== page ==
As part of our preview series, Eye on Baseball will be picking and choosing some "likes" and "dislikes" for all 30 MLB teams heading into the 2014 season. For this installment, we'll run down what we like and don't like about the San Diego Padres, who have steadily climbed the NL West standings in recent years and appear poised to challenge for a postsason berth this summer.
Contract year Chase Headley: Two years ago, Headley swatted 31 home runs and led the league with 115 RBI en route to finishing fifth in the NL MVP voting. He was unable to repeat that performance last season, in part due to a spring training thumb injury that kept him out early in the season. Now that he's healthy -- or at least his hands are healthy, he has been dealing with a nagging calf problem -- and due to become a free agent next winter, Headley could have a huge season in 2014. Let me be clear: I'm not saying this only because he's in his contract year. Headley is right smack in the prime of his career at age 29 and he's been a +3.5 WAR player in three of the last four years. He's consistently above-average and I think something along the lines of his 2012 effort is in the cards.
Top four starters: Thanks to some really shrewd moves over the last 18 months or so, the Padres have an impressive collection of high ceiling starters at the top of the rotation. Andrew Cashner broke out with a 111 ERA+ in 175 innings in 2014, as did Tyson Ross with a 108 ERA+ in 125 innings. Ian Kennedy, who came over at the trade deadline, is not as good as he was in 2011 (137 ERA+) nor as bad as he was in 2013 (75 ERA+). The real Kennedy is somewhere in the middle (101 ERA+ in 2012) and San Diego now has him for a full season. Josh Johnson was signed to a low risk one-year contract over the winter and now has a healthy elbow following offseason surgery, something he never had in 2013. This is a risky foursome -- they're counting on continued improvement from Cashner and Ross, and rebounds from Kennedy and Johnson -- but they're all reasonably young and will benefit from a favorable home ballpark.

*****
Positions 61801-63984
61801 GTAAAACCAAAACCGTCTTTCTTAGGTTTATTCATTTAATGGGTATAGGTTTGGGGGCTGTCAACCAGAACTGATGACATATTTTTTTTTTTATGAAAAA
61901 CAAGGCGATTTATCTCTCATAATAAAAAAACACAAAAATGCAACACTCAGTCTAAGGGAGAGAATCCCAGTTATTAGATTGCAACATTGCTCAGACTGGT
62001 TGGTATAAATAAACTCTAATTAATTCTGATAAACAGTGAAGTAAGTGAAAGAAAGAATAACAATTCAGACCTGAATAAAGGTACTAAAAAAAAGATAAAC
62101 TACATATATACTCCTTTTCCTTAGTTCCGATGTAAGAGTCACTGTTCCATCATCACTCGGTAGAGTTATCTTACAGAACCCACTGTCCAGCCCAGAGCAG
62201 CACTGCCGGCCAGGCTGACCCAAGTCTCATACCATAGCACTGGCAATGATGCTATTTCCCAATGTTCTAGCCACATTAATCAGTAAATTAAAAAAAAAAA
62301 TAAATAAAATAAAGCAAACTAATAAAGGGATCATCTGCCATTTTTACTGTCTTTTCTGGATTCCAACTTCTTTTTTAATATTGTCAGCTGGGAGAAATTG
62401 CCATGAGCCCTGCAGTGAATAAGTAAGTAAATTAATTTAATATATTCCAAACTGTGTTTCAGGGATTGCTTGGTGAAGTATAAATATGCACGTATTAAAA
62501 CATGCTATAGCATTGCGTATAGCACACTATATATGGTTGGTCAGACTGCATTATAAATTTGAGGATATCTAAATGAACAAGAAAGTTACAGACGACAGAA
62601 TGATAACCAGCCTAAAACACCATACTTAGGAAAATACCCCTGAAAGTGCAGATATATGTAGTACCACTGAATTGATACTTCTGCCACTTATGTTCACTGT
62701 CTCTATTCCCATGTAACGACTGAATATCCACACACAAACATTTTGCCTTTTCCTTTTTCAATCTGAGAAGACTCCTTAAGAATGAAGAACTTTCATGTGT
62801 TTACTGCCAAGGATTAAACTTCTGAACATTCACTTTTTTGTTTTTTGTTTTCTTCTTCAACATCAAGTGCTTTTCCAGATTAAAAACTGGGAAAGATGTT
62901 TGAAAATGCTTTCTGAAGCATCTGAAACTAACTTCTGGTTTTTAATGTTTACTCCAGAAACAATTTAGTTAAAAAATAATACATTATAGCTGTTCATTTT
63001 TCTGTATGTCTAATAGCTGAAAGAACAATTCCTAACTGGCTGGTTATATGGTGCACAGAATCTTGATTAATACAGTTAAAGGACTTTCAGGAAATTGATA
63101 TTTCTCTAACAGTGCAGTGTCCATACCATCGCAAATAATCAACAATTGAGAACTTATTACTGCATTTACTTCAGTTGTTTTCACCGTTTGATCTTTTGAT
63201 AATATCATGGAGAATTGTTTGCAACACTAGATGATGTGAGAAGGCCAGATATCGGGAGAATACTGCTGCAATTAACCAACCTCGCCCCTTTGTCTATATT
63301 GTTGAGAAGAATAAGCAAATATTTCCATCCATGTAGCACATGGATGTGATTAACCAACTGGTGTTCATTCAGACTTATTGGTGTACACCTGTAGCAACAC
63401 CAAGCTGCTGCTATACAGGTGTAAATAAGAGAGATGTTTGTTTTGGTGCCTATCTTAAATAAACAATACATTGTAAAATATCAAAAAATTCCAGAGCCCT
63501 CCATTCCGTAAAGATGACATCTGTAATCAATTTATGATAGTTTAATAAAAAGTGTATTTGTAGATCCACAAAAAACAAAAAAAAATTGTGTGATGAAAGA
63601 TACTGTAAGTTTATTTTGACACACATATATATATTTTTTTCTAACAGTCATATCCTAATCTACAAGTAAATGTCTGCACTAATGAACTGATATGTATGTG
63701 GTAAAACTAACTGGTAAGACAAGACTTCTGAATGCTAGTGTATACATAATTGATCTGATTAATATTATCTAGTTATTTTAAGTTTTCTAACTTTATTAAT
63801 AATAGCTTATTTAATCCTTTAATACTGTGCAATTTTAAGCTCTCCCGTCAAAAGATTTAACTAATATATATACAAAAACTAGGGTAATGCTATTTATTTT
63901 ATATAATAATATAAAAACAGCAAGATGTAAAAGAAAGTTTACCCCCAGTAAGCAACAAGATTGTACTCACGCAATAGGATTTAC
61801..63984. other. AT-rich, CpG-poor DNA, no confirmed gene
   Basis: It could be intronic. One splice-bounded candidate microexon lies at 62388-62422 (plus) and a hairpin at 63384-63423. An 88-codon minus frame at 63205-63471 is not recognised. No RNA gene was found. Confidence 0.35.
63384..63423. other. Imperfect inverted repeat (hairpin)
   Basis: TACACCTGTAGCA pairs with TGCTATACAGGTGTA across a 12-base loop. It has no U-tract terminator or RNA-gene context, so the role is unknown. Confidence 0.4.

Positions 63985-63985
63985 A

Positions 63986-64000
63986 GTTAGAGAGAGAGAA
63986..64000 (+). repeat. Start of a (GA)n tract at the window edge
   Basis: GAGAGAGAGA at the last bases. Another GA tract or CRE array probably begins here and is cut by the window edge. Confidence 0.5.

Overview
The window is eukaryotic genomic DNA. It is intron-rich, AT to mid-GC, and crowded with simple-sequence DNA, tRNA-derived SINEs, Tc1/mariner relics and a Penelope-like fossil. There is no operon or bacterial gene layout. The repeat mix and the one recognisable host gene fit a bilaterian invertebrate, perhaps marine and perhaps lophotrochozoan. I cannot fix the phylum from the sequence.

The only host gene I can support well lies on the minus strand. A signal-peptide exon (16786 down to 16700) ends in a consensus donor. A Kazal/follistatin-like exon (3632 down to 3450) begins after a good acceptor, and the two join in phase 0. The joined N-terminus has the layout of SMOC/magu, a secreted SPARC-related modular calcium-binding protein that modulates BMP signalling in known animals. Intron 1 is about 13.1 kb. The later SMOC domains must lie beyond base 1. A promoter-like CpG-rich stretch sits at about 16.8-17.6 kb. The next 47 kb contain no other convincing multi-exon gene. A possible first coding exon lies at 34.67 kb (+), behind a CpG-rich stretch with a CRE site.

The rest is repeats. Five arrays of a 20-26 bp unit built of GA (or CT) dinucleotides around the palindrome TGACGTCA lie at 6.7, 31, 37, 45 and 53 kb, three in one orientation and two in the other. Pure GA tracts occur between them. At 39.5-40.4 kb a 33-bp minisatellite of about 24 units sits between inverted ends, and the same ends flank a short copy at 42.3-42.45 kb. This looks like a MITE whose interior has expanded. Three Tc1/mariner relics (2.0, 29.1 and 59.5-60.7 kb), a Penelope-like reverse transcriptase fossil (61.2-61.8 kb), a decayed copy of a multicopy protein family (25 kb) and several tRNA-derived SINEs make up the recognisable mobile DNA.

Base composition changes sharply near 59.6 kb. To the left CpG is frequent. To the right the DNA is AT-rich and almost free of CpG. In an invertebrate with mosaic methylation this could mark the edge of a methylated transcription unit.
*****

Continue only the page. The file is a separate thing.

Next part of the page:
Outfield depth: Unfortunately, the team's outfield depth will be tested early in the season with Cameron Maybin heading to the DL with a biceps problem. Even with Maybin out, the Padres still have Carlos Quentin, Will Venable, Seth Smith, Chris Denorfia, and part-timers Kyle Blanks and Alexi Amarista. The club also claimed Alex Castellanos (career .907 OPS in Triple-A) off waivers earlier this week. Quentin, Venable and Blanks offer power while Denorfia (righty bat) and Smith (lefty bat) are excellent platoon players. This is like an Island of Misfit Outfielders -- they all have flaws but are all useful in their own way, and they all help give the club some very nice depth even with Maybin on the mend.
Injury risks: The Padres have an inordinate number of players who are major injury risks. That includes Johnson (elbow), Cashner (shoulder), Maybin (already hurt) and Quentin (knees), all of whom has missed extensive time in recent years. Nothing can sink a team's contention hopes as quickly as injuries, and San Diego is in a position where they are counting on less than durable players to play major roles. This is a really risky roster.
Jedd Gyorko's sophomore season: Gyorko was awesome last season, hitting 23 homers with a 113 OPS+. I'm bearish on his sophomore campaign because of his batted ball tendencies, however. A whopping 15.9 percent of Gyorko's fly balls went for home runs last season, far more than the 10.5 percent league average. That came from a guy who plays in a huge ballpark (even after the walls were moved in) and is mostly a line drive, gap to gap hitter. Gyorko is likely to see his fly balls leave the yard at a rate closer to the league average going forward, meaning fewer homers. I'm not saying he'll be bad, just that those 23 homers might turn into 15-18 in 2014.
Infield depth: Headley, Gyorko and stolen base machine Everth Cabrera are all above-average players, but their backup is ... Amarista? Alberto Gonzalez? Ryan Jackson? I would have liked to see the Padres grab a better utility infielder this winter, someone like Kelly Johnson or Nick Punto, both of whom signed low cost one-year deals. Depth is very important and the Padres have little of it on the infield (other than Blanks backing up Yonder Alonso at first). An injury to one of their starting infielders will send GM Josh Byrnes to the trade market almost immediately.